Video

Video Video Claims to Show Shia Forces in Iraq Executing Sunni Boy

A graphic mobile phone video is spreading on the Internet, claiming to show Iraqi forces or Shia militia executing a handcuffed Sunni boy. Experts have yet to verify the video, but already Islamic State followers are publicizing it across social media, playing on deep-rooted sectarian fears. VOA’s Jeff Seldin reports.
Video

Video Ukrainian Authorities Struggle to Secure a Divided Mariupol

Since last month's cease-fire went into effect, shelling around the port city of Mariupol has decreased, but it is thought pro-Russian separatists remain poised to attack. For the city’s authorities, a major challenge is gaining the trust of residents, while at the same time rooting out informants who are passing sensitive information to the rebels. Patrick Wells reports for VOA.
Video

Video Volunteer Gauge-Watchers Help Fine-Tune Weather Science

An observation system called CoCoRaHS is working to improve weather science, thanks to thousands of volunteers across the country who measure precipitation in their own backyards, then share their data through the Internet. VOA's Shelley Schlender reports.
Video

Video NASA Spacecraft Approaches a Dwarf Planet

NASA’s Dawn spacecraft will make history on Friday, March 6, when it becomes the first man-made object to orbit a dwarf planet named Ceres. It is located in the asteroid belt between Mars and Jupiter, almost 500 million kilometers from Earth. Among other objectives, Dawn will try to examine two mysterious bright white spots detected on the planet’s surface. VOA’s George Putic has more.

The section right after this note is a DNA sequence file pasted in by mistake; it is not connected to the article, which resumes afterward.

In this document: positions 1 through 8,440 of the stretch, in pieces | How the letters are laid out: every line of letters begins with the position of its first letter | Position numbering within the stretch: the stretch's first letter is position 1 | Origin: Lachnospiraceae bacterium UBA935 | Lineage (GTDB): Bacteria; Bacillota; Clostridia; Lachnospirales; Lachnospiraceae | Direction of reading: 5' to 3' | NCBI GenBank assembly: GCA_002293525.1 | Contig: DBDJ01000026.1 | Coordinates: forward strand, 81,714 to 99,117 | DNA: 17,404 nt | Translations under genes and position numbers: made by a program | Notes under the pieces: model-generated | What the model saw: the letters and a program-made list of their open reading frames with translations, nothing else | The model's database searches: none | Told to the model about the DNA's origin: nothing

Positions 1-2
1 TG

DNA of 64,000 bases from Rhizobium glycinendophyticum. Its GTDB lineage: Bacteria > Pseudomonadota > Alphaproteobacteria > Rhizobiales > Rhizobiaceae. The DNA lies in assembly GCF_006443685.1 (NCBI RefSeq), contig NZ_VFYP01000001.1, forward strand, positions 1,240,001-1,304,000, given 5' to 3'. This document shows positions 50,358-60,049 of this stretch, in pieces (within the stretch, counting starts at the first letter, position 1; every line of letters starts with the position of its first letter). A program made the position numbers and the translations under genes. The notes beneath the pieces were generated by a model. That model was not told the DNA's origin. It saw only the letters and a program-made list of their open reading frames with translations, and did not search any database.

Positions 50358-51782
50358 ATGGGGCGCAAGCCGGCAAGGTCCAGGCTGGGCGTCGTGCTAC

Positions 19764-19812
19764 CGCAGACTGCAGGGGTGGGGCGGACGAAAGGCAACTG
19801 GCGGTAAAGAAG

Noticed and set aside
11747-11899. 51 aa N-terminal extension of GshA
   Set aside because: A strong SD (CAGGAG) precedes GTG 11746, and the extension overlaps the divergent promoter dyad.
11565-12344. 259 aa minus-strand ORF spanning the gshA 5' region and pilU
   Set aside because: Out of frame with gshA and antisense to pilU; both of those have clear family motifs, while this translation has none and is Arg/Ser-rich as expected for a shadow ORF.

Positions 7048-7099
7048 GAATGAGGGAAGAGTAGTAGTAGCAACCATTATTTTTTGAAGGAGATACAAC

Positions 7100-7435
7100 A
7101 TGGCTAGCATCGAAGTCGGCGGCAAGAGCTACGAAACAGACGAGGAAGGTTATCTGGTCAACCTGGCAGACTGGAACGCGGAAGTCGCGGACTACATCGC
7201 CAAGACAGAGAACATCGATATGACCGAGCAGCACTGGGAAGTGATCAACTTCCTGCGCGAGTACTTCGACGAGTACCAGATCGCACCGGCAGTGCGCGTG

Video

Video Young Muslims Radicalized Online

Young Muslims are being radicalized ‘in their bedrooms’ through direct contact with Islamic State or ISIL fighters via the Internet, according to terror experts. There are growing concerns that authorities and Internet providers are not doing enough to counter online extremism - which analysts say is spread by a prolific network of online supporters around the world. Henry Ridgwell reports from London.
Video

Video Positive Messaging Transforms Ethiopia's Image

Ethiopia was once known for famine and droughts. Now, headlines more often point to its fast-growing economy and its emergence as a regional peacemaker. How has Addis Ababa changed the narrative? VOA's Marthe van der Wolf reports.
Video

Video Answers Elude Families of MH370 Passengers

For the families on board Malaysia Airlines flight MH370, an airline official’s statement nearly one year ago that the plane had lost contact with air traffic control at 2:40 AM is the only thing that remains confirmed. William Ide reports.

All About America

Circumventing Censorship

An Internet Primer for Healthy Web Habits

As surveillance and censoring technologies advance, so, too, do new tools for your computer or mobile device that help protect your privacy and break through Internet censorship.
More